Apart from cultural displays, traditional salt making is another trademark of Enga. The salt is produced from a specific tree and was used as an important trade item between provinces and in bride price ceremonies. The people leave tree logs in the lake for several weeks so the salt is dissolved in the wood. Then the wood is dried and burned, and the ashes strained to extract the salt.

Traditional salt makers at the showground demonstrate this and give out packets of salt wrapped in leaves and attached to a wooden stick for ease of transportation. If you attend an Engan Cultural Show, you drive home with not only with a gift of traditional salt but also with a sense that tribal identity remains a strong source of pride for  Papua New Guineans.

In 2019, the exotic Enga Cultural Show will be held from 10-12 August in Wabag. Air Niugini and PNG Air offer direct weekly flights to Wapenamanda airport located about 45 minutes drive from Wabag.

There is limited amount of accommodation in Wabag and, in terms of quality, Wabag Lodge is the best option.

Alternatives include Wildlife Lodge in Wabag and, popular among birdwatchers, Kumul Lodge built on the slopes of the Mt Hagen in the midst of a forest.

Peter Kinjap is a freelance writer and a blogger, email [email protected] 


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Garry Roche

Peter, in the third photo, a very colourful one, the dancers (from Tambul) seem to be wearing what was called 'pigs tails aprons'.

I heard a talk from Dr Paul Brennan many years ago and he was very positive about Enga and its culture. I remember some very interesting studies on cultural aspects of the initiation ceremonies (sangai - sandalu).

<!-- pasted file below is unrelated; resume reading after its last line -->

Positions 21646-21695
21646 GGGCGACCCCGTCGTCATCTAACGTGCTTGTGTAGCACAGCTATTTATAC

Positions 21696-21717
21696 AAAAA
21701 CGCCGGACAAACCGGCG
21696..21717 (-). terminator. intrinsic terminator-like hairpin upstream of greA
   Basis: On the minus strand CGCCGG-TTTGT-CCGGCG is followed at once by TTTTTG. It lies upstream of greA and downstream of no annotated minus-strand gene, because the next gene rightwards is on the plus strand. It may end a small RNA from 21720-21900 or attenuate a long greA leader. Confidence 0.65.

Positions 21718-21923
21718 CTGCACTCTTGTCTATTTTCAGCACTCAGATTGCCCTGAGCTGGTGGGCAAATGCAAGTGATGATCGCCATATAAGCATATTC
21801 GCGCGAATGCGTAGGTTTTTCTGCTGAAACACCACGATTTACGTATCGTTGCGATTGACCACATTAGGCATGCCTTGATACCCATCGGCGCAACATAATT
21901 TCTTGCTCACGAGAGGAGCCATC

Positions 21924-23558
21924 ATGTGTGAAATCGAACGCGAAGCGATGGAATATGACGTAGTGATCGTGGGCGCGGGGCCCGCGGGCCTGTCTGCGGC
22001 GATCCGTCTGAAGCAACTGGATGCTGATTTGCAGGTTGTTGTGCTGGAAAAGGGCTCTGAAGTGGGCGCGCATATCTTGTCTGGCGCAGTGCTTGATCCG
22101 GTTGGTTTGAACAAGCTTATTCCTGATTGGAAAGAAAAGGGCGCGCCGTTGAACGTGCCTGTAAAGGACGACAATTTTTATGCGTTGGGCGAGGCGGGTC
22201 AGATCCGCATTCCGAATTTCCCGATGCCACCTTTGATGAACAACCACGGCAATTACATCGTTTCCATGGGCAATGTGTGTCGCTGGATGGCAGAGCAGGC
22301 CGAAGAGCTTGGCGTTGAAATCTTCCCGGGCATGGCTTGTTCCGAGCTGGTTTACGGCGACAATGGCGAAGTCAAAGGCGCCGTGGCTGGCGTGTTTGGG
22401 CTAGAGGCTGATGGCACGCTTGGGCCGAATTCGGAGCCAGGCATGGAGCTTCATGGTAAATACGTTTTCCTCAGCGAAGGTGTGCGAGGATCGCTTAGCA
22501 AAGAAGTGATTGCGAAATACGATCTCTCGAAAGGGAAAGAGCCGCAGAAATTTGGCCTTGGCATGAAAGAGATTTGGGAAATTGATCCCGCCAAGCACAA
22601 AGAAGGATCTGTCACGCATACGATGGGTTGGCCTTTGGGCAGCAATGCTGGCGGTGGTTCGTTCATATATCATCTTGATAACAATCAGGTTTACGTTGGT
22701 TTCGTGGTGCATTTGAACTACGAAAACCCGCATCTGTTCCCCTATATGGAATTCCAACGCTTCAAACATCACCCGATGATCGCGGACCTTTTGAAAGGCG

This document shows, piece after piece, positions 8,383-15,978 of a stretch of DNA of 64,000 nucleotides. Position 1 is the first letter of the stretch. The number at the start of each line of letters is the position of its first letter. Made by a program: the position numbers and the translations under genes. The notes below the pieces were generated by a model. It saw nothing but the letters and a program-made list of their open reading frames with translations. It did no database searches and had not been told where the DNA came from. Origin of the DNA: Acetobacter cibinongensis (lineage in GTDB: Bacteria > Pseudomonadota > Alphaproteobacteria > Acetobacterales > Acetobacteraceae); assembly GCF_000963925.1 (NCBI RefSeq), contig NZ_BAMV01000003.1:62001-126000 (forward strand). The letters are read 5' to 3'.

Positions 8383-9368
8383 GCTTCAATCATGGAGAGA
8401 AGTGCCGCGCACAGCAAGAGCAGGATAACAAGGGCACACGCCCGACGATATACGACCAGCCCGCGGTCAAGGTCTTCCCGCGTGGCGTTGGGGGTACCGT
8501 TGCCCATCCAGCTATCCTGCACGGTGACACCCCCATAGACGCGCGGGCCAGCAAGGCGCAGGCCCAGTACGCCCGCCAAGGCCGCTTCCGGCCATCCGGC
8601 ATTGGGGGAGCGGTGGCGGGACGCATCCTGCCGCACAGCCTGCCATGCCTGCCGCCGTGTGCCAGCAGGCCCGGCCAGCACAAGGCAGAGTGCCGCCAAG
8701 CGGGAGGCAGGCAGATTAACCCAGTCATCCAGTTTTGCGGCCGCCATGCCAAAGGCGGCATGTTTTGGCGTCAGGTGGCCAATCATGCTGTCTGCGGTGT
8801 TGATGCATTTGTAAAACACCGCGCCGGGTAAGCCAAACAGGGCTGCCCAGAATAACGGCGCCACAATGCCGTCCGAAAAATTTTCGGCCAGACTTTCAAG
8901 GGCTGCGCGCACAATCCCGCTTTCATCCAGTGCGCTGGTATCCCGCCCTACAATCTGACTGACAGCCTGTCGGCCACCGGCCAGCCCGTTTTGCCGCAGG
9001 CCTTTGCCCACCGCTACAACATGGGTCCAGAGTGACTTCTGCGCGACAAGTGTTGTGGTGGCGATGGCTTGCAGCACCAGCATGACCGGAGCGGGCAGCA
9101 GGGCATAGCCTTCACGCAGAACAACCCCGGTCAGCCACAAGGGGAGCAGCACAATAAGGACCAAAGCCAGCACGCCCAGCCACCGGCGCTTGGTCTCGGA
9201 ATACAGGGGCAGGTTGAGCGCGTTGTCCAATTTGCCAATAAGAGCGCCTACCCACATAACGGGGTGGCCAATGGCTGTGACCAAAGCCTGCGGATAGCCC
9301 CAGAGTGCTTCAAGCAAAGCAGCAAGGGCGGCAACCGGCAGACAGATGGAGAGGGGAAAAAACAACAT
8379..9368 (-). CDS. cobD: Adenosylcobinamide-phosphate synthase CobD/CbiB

As you know the name Enga comes from the Melpa language in the Western Highlands, and may be related to the word for eight - Engaka.

Central Hageners referred to Nebyler area as 'Tempagah' (four) and Wabag area as 'Enga'. Some think the numerical association may have had a directional meaning also.

And of course while the Hagen language is called Melpa, they themselves never called it that. In Hagen language 'Melpa' referred to the area in the direction of Kuli, Banz and Minj.

Philip Kai Morre

Enga people are unique despite law and order problems. They keep their culture and identity alive.

In institutions, universities and colleges you can identify Engans easily because they still speak their own language or tokples while other provinces speak Tok Pisin.

They can be aggressive people and can confront situations aggressively but once you are with them you find them different.

Joe Herman

Nice work Peter. Excellent opportunity to showcase the province.

Daniel Kumbon

Thank you for this article, Peter. You remind me of a lone bird of paradise I saw at Cleveland Zoo, a tree kangaroo and ground pigeons, the types you see at the Nature Park.

Dr Paul Brennan has done a lot of work in Enga preserving a lot of artefacts, some of which he had taken with him. But most he displayed at the Enga Cultural Centre, now renamed Enga Take Anda after IT was renovated and improved on by Dr Polly Weisner.

I was a committee member to establish the Enga Cultural Show in 1994 long after Dr Paul Brennan had gone. Enga Show continuous to be one of the major attractions to the province